This summer, Rachel’s Network Member Ashley Stone flew into the heart of the Democratic Republic of Congo with Dr. Takeshi Furuichi and Dr. Chie Hashimoto to observe wild bonobos at the Luo Scientific Reserve, the original bonobo research station started in the 1970s by Dr. Takayoshi Kano. She recounts why conservation must address local livelihoods to succeed.
Sierra Club Borderlands Program Coordinator Dan Millis explains why the existing and proposed US-Mexico border wall is so bad for wildlife and people, and what we can do to oppose it.
Scientists with the National Audubon Society have found that of the nearly 600 bird species that call North America home, over half are already threatened by climate change. Thankfully, says Audubon Washington’s Executive Director Gail Gatton, there’s a policy prescription that economists, environmentalists, and scientists all agree will make a huge difference: putting an effective price on carbon emissions. Gail shares how her organization is getting out the climate vote in Washington State.
In October 2013, Rachel’s Network members took a special excursion during our Fall Retreat to Bracken Cave, which at the height of summer houses approximately 15 million Mexican free-tailed bats, the largest concentration of mammals in the world. Earlier that year, BCI had learned that a planned 3,500-house subdivision would threaten the bats’ habitat. It was a conservation challenge like no other, but BCI rose to meet it. With the support of countless partners, they saved Bracken Cave.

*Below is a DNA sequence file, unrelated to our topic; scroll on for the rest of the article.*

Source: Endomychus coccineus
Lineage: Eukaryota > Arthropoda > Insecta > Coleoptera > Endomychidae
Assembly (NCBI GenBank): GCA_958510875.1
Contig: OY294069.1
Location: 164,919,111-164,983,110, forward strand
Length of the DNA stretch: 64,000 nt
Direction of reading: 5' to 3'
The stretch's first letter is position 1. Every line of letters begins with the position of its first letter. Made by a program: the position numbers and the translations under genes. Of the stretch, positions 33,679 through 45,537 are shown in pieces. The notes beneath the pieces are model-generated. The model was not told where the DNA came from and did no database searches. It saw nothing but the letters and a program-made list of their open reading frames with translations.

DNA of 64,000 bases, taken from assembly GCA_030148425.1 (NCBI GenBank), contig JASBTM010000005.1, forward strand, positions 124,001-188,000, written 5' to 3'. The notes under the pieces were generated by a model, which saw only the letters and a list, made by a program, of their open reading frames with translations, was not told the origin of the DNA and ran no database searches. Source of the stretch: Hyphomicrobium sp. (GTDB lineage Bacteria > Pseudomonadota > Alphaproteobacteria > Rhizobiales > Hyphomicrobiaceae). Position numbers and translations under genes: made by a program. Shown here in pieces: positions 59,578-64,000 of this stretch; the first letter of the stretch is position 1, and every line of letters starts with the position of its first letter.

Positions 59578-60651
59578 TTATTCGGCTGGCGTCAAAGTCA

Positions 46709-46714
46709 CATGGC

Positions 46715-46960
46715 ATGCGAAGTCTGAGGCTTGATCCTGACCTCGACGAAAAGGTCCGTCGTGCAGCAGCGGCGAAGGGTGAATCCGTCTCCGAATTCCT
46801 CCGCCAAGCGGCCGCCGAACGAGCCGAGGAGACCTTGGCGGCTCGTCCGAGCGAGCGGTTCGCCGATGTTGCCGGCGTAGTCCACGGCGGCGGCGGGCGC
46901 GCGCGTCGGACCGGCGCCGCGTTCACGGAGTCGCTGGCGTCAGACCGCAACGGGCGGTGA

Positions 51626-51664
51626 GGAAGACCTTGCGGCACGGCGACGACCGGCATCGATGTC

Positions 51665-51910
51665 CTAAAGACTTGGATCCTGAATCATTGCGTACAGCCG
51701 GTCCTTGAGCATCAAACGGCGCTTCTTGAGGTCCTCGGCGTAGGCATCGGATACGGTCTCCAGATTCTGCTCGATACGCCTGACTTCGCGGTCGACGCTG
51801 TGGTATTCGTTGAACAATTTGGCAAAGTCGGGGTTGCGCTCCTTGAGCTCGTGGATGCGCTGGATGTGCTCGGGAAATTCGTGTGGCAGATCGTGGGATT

When faced with all that is wrong with the world, is there room for hope, love, or even a little compassion? Rachel’s Network Member Ashley Stone proposes that we look to our closest living genetic relative – the relatively unknown Bonobo, to find inspiration for our future. Ashley’s organization The Bonobo Project is working to protect bonobos in the wild and build awareness around their plight.